50 years after Cuban missile crisis: closer than you thought to World War III
Fifty years after the Cuban missile crisis, many people find it hard to believe that the confrontation could have pushed the US and Soviet Union to nuclear war. Robert F. Kennedy’s newly released papers remind us why this was the most dangerous moment in recorded history.
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As both sides moved military pieces on the chessboard toward the precipice of nuclear war, both President Kennedy and Soviet Premier Nikita Khrushchev also intensified the search for an alternative. In a private letter from Khrushchev to JFK that arrived on Oct. 26, Khrushchev admonished Kennedy not to “pull on the end of the rope in which you have tied the knot of war, because the more the two of us pull, the tighter that knot will be tied.” RFK’s notes highlighted that phrase.Skip to next paragraph
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At the final hour, both leaders made hard choices. They included concessions that neither man would have been willing to countenance until coming face to face with the real prospect that they could be principal actors in a process that would lead to sudden death for hundreds of millions of people. The president chose his brother as the emissary to Soviet Ambassador Anatoly Dobrynin to convey a last and final offer. Khrushchev accepted those terms and the crisis ended without war. In RFK’s notes preparing for his fateful meetings with Ambassador Dobrynin, he stressed that “the purpose to talking...was to emphasize danger.”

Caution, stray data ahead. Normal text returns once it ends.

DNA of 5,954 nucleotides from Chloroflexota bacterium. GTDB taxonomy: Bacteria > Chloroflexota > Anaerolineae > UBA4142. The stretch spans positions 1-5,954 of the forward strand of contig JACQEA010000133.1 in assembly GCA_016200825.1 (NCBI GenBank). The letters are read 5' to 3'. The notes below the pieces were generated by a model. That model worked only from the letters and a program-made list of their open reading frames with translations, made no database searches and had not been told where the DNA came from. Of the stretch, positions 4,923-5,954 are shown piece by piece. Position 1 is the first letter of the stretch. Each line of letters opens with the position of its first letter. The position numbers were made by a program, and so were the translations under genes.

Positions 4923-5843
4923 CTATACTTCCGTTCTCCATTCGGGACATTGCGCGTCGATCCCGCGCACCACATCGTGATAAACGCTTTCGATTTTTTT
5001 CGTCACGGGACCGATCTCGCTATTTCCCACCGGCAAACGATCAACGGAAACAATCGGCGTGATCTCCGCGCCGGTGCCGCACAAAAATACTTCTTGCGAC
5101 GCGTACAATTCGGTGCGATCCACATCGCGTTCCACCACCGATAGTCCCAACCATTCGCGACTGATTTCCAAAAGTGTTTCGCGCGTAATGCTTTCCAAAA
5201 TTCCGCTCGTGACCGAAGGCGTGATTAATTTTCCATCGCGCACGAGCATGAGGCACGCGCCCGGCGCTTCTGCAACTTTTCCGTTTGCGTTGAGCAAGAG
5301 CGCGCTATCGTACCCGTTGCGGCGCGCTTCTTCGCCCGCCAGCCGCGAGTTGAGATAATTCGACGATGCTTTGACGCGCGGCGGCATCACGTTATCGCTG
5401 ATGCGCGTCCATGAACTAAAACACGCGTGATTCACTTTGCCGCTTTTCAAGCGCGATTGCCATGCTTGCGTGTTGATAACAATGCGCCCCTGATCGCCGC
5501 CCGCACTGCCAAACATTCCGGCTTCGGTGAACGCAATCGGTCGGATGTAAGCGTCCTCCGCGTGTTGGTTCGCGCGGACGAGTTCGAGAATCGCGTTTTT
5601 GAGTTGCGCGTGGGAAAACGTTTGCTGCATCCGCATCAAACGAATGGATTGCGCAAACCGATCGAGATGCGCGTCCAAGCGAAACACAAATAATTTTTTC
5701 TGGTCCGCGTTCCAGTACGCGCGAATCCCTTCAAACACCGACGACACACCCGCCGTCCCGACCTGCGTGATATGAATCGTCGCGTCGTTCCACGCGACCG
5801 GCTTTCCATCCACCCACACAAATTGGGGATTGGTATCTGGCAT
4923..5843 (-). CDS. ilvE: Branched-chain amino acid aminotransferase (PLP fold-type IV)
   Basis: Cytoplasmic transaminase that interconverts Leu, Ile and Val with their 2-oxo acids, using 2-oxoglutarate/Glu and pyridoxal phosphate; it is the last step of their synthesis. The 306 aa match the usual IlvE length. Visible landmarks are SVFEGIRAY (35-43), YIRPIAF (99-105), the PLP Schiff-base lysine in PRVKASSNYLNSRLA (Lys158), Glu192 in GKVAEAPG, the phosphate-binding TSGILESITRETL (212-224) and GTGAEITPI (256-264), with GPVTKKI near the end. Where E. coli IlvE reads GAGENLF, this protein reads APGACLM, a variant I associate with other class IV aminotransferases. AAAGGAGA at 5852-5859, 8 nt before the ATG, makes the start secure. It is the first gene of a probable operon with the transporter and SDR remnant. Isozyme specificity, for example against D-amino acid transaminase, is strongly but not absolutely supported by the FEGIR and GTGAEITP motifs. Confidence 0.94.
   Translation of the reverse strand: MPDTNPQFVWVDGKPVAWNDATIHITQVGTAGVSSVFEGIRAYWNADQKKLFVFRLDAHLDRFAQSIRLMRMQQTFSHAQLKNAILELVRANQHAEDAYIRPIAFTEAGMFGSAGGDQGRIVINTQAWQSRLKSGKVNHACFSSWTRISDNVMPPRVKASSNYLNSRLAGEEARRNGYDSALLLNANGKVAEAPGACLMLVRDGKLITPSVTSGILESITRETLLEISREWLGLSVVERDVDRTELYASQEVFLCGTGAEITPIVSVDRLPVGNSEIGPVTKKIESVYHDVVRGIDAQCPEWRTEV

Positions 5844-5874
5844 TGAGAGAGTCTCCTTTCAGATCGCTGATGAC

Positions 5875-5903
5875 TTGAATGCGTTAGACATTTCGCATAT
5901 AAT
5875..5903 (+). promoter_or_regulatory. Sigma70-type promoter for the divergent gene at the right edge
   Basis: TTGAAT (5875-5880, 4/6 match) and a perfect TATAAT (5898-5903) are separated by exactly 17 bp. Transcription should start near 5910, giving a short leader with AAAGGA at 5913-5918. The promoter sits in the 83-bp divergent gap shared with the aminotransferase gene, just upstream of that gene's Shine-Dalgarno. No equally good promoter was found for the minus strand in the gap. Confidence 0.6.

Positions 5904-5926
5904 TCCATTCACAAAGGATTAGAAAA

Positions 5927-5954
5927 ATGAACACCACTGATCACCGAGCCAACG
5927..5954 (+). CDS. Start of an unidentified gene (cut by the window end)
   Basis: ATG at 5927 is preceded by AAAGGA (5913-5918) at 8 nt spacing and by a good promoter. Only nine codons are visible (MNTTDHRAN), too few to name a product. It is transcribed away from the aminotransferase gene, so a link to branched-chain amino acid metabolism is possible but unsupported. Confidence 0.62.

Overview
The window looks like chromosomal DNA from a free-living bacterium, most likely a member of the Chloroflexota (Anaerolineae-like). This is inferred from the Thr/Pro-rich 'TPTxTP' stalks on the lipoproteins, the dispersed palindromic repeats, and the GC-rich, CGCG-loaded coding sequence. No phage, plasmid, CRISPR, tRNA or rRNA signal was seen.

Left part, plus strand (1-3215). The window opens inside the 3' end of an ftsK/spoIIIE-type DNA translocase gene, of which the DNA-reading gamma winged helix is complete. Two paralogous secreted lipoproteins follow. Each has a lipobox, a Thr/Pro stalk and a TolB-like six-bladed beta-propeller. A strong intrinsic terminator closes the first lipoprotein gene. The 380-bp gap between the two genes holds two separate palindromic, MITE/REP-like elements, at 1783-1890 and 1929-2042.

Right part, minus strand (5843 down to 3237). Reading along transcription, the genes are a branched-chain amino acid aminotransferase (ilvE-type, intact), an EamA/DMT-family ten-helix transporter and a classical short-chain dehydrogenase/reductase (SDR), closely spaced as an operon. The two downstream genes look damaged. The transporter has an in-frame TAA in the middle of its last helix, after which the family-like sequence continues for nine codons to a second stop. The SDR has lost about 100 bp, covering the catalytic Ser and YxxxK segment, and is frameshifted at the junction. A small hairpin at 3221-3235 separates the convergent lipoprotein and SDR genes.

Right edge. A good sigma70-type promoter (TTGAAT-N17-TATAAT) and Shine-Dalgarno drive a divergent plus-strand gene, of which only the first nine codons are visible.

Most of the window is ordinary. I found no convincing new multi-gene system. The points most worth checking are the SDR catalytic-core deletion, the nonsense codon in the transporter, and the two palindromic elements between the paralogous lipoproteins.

What resolved the crisis was an imaginative combination of public deal, private ultimatum, and secret sweetener. If Khrushchev agreed to withdraw the missiles, the US would pledge not to invade Cuba. Privately, RFK warned that unless Khrushchev announced within 24 hours that the missiles would be withdrawn, the US would act unilaterally to eliminate them. Secretly, he said that while there could be no official deal promising such, if the Soviet missiles were withdrawn from Cuba, within six months US missiles in Turkey would be gone.
The further away from those 13 days we get, the harder it is for many people to believe that a confrontation over missiles in Cuba or Turkey could have pushed the United States and the Soviet Union to nuclear war. RFK’s papers allow us to peer over his shoulder in the rush of events to remind us why historians agree that this was indeed the most dangerous moment in recorded history.